About The Working Group

Proposed solar radiation modification using a tethered balloon to inject sulfate aerosols into the stratosphere. Credit: Hughhunt, CC BY-SA 3.0 https://creativecommons.org/licenses/by-sa/3.0, via Wikimedia Commons

Geoengineering is a set of proposed activities deliberately designed to counter the impacts of environmental change resulting from global warming. It has received increasing attention in the face of failure to limit the inputs of greenhouse gases to the atmosphere.

These ideas are highly controversial among both scientists and the general public. Nevertheless, many schemes for geoengineering have been proposed and some have been extensively studied using complex climate models: these are usually divided between activities aimed at reducing the amount of carbon dioxide in the atmosphere (Carbon Dioxide Removal, CDR) and activities aimed at partially reducing the amount of incoming solar radiation at the surface by increasing the albedo (reflectivity) of the Earth-atmosphere system in order to temporarily cool the planet (Solar Radiation Modification, SRM). This could be done in various ways, such as injecting sulfate precursors in the stratosphere (like volcanoes do) or increasing the condensation nuclei in the marine boundary layer (like ship tracks do). This geoengineering option presents both known and unknown risks to the natural living world. Yet almost nothing is known about the potential impacts of implementation, continuation or termination on natural systems, their functions, and their biodiversity.

Projected surface temperature changes (upper panels) and precipitation changes (lower panels) in 2080-2100 comparing a world with high emissions (SSP5-8.5, ~1100 ppm CO2) versus one with lower emissions (SSP2-4.5, ~600 ppm CO2) (left panels) and a world with high emissions but temperatures cooled using sulfate aerosols at the same levels as SSP2-4.5. Output from CMPI6 models participating in the Geoengineering Model Intercomparison Project (Visioni et al., in review, 2021).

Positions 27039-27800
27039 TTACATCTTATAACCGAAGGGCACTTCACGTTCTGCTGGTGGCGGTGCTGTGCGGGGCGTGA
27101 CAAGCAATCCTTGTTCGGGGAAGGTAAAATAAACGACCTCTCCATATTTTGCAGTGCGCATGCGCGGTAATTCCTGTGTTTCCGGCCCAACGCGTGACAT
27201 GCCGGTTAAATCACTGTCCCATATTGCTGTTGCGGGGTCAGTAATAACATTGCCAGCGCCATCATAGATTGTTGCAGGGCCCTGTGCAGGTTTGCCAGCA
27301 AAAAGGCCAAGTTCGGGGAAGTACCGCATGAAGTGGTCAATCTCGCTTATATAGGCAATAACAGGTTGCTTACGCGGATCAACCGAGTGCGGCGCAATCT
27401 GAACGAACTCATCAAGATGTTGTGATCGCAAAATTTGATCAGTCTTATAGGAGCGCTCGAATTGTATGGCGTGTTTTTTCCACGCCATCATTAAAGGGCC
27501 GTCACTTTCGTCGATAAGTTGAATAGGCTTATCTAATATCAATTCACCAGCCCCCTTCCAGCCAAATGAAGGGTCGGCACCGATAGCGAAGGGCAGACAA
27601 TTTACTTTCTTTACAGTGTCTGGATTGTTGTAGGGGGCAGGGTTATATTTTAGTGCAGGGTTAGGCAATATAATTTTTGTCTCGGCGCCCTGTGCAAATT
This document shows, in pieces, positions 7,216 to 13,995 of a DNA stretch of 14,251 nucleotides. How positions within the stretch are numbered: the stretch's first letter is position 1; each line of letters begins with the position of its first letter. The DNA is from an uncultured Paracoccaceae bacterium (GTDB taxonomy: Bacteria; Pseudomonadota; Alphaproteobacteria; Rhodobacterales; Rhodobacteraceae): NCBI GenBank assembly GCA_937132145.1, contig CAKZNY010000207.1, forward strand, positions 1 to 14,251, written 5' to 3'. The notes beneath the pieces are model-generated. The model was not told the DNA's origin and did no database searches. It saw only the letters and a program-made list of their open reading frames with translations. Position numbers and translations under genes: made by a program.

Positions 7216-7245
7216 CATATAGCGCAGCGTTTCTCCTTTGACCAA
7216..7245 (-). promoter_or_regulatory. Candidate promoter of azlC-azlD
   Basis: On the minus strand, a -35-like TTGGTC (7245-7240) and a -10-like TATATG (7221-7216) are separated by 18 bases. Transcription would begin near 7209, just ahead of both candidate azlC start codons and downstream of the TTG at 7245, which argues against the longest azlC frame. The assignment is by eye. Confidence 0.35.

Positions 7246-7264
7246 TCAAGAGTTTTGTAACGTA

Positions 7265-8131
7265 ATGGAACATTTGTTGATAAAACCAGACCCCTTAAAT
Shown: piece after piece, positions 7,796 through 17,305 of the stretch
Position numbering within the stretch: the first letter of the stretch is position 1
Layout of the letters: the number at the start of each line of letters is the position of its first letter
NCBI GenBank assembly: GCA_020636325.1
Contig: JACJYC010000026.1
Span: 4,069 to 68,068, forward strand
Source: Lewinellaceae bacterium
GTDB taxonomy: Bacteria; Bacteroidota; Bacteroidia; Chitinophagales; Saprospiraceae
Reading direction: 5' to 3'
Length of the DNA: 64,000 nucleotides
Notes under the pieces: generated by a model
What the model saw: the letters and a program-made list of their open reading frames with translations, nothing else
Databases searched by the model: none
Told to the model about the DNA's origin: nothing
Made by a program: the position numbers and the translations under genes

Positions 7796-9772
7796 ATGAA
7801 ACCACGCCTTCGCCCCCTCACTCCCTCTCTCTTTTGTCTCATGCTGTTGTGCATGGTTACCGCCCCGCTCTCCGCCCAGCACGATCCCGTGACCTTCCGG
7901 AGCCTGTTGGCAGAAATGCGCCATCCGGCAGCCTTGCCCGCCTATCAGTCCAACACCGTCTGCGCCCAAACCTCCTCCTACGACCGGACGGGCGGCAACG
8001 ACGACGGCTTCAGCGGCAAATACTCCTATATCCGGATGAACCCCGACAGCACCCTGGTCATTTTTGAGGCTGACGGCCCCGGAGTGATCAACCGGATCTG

The goal of this workshop and its working group is to develop a research agenda to understand and predict how the biodiversity and functioning of natural systems would be affected by solar radiation modification. Members will develop information to inform policy and public discussion, provide knowledge to incorporate into teaching and outreach, and engage a diverse audience in discussions on the response of living systems to solar radiation modification geoengineering.

References

Zarnetske, P.L., J. Gurevitch, J. Franklin, P. Groffman, C. Harrison, J. Hellmann, F. Hoffman, S. Kothari, A. Robock, S. Tilmes, J. Wu, D. Visioni, L. Xia, and C.-E. Yang, (Accepted): Potential ecological impacts of climate intervention by reflecting sunlight to cool Earth. Proc. Nat. Acad. Sci.

S. Tilmes, D.E. MacMartin, J.T.M. Lenaerts, L. van Kampenhout, L. Muntjewerf, L. Xia, C.S. Harrison, K.M. Krumhardt , M.J. Mills, B. Kravitz, and A. Robock. (2020). Reaching 1.5oC and 2.0oC global surface temperature targets using stratospheric aerosol geoengineering. Earth Systems Dynamics 11:579–601, https://doi.org/10.5194/esd-11-579-2020

Visioni, D., Slessarev, E., MacMartin, D., Mahowald, N. M., Goodale, C. L., and Xia,L. (2020), “What goes up must come down: impacts of deposition in a sulfate geoengineering scenario”, Environmental Research Letters, 15(9), https://iopscience.iop.org/article/10.1088/1748-9326/ab94eb

Visioni, D., MacMartin, D. G., Kravitz, B., Boucher, O., Jones, A., Lurton, T., Martine, M., Mills, M. J., Nabat, P., Niemeier, U., Séférian, R., and Tilmes, S.: Identifying the sources of uncertainty in climate model simulations of solar radiation modification with the G6sulfur and G6solar Geoengineering Model Intercomparison Project (GeoMIP) simulations, Atmos. Chem. Phys. Discuss. [preprint], https://doi.org/10.5194/acp-2021-133, in review, 2021